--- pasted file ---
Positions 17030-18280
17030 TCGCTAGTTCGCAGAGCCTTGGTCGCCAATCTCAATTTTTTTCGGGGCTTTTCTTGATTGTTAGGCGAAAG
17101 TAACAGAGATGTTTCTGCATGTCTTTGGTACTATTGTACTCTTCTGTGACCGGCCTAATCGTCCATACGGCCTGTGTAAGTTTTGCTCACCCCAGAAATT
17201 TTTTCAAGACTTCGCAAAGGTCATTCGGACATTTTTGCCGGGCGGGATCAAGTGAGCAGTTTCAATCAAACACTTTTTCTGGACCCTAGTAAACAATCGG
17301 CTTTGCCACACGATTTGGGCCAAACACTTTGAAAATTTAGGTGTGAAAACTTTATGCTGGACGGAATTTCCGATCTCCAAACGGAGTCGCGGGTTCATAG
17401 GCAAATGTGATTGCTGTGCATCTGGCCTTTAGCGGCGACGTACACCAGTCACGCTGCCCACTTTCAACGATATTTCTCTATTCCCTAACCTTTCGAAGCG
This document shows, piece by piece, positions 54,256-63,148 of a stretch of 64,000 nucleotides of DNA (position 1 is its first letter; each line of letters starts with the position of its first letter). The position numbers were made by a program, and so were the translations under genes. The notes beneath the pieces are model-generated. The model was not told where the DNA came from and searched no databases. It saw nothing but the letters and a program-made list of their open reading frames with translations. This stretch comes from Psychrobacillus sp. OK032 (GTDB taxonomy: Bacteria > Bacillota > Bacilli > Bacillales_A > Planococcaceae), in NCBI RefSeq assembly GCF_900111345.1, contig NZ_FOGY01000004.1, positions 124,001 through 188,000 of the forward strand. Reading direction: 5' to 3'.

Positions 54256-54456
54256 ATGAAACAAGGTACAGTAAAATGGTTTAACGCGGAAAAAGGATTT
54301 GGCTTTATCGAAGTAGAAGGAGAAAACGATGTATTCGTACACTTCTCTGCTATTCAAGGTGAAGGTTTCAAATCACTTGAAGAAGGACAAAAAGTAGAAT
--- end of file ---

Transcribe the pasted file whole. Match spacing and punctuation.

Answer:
Positions 17030-18280
17030 TCGCTAGTTCGCAGAGCCTTGGTCGCCAATCTCAATTTTTTTCGGGGCTTTTCTTGATTGTTAGGCGAAAG
17101 TAACAGAGATGTTTCTGCATGTCTTTGGTACTATTGTACTCTTCTGTGACCGGCCTAATCGTCCATACGGCCTGTGTAAGTTTTGCTCACCCCAGAAATT
17201 TTTTCAAGACTTCGCAAAGGTCATTCGGACATTTTTGCCGGGCGGGATCAAGTGAGCAGTTTCAATCAAACACTTTTTCTGGACCCTAGTAAACAATCGG
17301 CTTTGCCACACGATTTGGGCCAAACACTTTGAAAATTTAGGTGTGAAAACTTTATGCTGGACGGAATTTCCGATCTCCAAACGGAGTCGCGGGTTCATAG
17401 GCAAATGTGATTGCTGTGCATCTGGCCTTTAGCGGCGACGTACACCAGTCACGCTGCCCACTTTCAACGATATTTCTCTATTCCCTAACCTTTCGAAGCG
This document shows, piece by piece, positions 54,256-63,148 of a stretch of 64,000 nucleotides of DNA (position 1 is its first letter; each line of letters starts with the position of its first letter). The position numbers were made by a program, and so were the translations under genes. The notes beneath the pieces are model-generated. The model was not told where the DNA came from and searched no databases. It saw nothing but the letters and a program-made list of their open reading frames with translations. This stretch comes from Psychrobacillus sp. OK032 (GTDB taxonomy: Bacteria > Bacillota > Bacilli > Bacillales_A > Planococcaceae), in NCBI RefSeq assembly GCF_900111345.1, contig NZ_FOGY01000004.1, positions 124,001 through 188,000 of the forward strand. Reading direction: 5' to 3'.

Positions 54256-54456
54256 ATGAAACAAGGTACAGTAAAATGGTTTAACGCGGAAAAAGGATTT
54301 GGCTTTATCGAAGTAGAAGGAGAAAACGATGTATTCGTACACTTCTCTGCTATTCAAGGTGAAGGTTTCAAATCACTTGAAGAAGGACAAAAAGTAGAAT